Sustrans’s Five Best Cycling Routes For A Late Summer Adventure

Bike ride
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By the end of August your big summer trip is probably already a distant memory, but that doesn’t mean you can’t schedule in another short break before the UK weather turns nasty. Over the course of a long weekend you can visit pretty much anywhere in the UK, but if you prefer to choose from expert suggestions rather than poring over OS maps yourself, we asked Sustrans, the UK’s walking and cycling charity, to narrow it down to five places where you can fit in a scenic cycle ride during your trip. Saddle up.

Aberfoyle To Callander, Perthshire

Distance: 22km
Terrain: Traffic-free, gravel path, forest road/track

This ride takes place on National Route 7 in Scotland and is about as scenic as it gets, taking you through mountain forests and along the shore of Loch Venachar. Look out for red squirrels, deer, woodpeckers and even ospreys, although trying to spot the last one might involve a little too much looking upwards to be advisable while cycling.

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Taff Trail Merthyr, Merthyr Tydfil

Distance: 9km
Terrain: Mixture of gravel, paved path and loose stone trail, with some on-road sections

The Taff Trail is an 88km walking and cycle path that runs from Cardiff Bay to Brecon, so you can tackle the whole thing if you want (perhaps taking several days). . But this short section of the trail – which starts at the spectacular Cefn Coed Viaduct and finishes at Pontsticill Reservoir – offers some of the most astounding views of the mountains in the Brecon Beacons National Park. For the most part you’ll be on traffic-free tracks, but the final section is on quiet roads.

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Aire Valley Towpath, West Yorkshire


(Image credit: Unknown)

Distance: 26km
Terrain: Mixture of paved path, stony trail and fine gravel track

This ride starts conveniently at Leeds Station, then heads out of the city and through the countryside to finish at Bingley Five Rise Locks on the Leeds and Liverpool Canal. It’s a ride that offers glimpses of Britain’s industrial past, passing the UNESCO World Heritage Site of Saltaire, a Victorian model village, where it’s worth stopping in at the famed Saltaire Brewery for a little well-earned refreshment.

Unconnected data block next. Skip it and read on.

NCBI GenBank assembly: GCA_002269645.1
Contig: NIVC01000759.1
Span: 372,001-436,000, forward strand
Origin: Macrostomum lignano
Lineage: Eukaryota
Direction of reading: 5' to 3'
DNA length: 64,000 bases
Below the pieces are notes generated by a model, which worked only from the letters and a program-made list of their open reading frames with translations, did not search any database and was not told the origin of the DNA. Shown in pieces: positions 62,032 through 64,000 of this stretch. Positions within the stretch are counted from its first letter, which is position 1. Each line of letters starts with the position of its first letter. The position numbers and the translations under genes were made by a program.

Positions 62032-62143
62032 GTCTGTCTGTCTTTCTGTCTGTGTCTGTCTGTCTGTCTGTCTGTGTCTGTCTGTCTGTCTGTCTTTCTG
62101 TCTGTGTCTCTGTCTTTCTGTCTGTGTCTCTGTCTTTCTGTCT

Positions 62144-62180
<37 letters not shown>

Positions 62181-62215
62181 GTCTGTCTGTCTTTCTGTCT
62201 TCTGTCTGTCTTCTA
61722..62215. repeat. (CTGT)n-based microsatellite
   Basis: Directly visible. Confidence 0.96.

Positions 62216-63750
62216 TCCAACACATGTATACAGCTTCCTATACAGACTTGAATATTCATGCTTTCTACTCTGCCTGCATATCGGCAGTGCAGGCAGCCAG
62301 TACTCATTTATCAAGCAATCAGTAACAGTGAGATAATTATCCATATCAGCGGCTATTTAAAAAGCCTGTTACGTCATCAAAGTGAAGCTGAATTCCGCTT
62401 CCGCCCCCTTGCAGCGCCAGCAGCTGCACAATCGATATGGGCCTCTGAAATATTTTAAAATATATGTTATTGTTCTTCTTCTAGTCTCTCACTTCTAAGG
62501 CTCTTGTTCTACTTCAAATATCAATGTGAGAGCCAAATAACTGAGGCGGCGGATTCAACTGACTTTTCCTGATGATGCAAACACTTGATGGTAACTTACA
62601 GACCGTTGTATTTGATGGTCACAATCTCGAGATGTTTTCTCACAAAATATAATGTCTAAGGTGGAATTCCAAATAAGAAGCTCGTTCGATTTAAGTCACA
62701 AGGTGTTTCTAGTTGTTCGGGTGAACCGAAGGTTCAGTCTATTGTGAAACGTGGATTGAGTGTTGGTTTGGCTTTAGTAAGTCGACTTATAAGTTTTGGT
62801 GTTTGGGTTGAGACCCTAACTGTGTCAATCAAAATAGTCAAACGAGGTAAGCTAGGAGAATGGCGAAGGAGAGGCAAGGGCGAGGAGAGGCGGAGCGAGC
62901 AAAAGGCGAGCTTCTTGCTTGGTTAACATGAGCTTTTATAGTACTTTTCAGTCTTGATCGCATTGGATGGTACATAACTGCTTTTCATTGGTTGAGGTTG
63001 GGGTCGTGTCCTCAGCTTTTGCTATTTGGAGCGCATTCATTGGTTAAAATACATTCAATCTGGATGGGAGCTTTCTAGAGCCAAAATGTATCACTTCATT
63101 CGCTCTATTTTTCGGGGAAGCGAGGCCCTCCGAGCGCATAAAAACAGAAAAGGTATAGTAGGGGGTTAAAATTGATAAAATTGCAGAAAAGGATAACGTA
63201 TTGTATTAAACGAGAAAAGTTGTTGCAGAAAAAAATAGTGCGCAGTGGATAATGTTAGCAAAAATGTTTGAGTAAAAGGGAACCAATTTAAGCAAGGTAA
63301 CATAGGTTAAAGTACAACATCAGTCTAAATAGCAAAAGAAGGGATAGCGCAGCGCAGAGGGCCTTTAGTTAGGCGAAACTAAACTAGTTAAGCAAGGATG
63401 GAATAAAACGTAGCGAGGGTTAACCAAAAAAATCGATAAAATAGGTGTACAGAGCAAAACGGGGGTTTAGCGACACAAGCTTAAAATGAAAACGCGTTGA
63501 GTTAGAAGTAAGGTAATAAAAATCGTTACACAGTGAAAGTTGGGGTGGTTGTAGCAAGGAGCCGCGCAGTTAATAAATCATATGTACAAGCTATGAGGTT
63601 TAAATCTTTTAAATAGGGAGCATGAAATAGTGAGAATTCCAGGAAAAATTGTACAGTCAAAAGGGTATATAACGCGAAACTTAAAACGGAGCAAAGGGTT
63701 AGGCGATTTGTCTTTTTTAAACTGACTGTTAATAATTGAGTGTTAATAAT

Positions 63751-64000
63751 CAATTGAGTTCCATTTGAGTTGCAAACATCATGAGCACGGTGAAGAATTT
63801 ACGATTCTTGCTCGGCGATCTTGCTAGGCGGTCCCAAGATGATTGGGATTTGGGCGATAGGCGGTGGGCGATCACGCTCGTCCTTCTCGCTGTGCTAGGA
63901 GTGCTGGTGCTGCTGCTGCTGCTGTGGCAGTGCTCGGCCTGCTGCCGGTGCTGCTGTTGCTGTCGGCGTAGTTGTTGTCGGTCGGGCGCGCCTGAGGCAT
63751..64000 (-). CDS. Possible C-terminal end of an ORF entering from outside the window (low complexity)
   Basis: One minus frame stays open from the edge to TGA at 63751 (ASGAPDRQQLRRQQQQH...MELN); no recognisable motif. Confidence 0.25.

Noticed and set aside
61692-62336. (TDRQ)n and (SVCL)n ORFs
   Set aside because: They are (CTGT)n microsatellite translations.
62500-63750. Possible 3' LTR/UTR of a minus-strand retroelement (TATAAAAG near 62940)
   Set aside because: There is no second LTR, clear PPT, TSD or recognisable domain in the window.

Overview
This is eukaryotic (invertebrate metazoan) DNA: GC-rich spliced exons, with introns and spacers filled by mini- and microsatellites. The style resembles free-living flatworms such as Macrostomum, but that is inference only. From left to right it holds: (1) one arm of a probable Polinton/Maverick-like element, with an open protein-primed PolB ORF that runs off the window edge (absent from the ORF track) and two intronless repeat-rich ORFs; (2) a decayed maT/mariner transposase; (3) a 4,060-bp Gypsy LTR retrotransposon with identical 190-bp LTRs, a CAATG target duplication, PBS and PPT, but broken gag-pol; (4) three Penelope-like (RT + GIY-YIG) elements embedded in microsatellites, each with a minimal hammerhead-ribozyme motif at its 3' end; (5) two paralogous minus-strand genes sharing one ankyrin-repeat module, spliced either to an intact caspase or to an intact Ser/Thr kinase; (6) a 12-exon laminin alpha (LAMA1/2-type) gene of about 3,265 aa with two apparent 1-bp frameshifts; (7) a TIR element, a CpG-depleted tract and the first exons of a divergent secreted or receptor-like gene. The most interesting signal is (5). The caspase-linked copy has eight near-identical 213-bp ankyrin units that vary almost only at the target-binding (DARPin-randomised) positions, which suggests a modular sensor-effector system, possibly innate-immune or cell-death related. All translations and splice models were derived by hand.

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First And Last Trail, Cornwall

Distance: 22km
Terrain: Mostly paved path

If glorious views of the Cornish coast are your thing, and they should be everyone’s thing, then give this ride from Penzance to Hayle a go. Along the way you pass the Marazion Marsh RSPB Reserve so keep a sharp eye out for passing wetland birds, and once you’ve finished your ride you can explore Hayle, a World Heritage Site that includes a former mine and a historic harbour.

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The Phoenix Trail, Buckinghamshire And Oxfordshire

Distance: 24km out and back
Terrain: Part paved path, part compacted limestone dust

This mostly traffic-free, flat ride runs between the towns of Princes Riseborough and Thame, and has two unique attractions. Once is the series of 30 artworks that line the route, and the second is the Thame landmarks that you might recognise from the excellent TV series Midsomer Murders, which features the most improbably high amount of murders of any show – 335 in 122 episodes, if you’re wondering, and 395 deaths in total.

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Nick Harris-Fry
Senior writer

Nick Harris-Fry is a journalist who has been covering health and fitness since 2015. Nick is an avid runner, covering 70-110km a week, which gives him ample opportunity to test a wide range of running shoes and running gear. He is also the chief tester for fitness trackers and running watches, treadmills and exercise bikes, and workout headphones.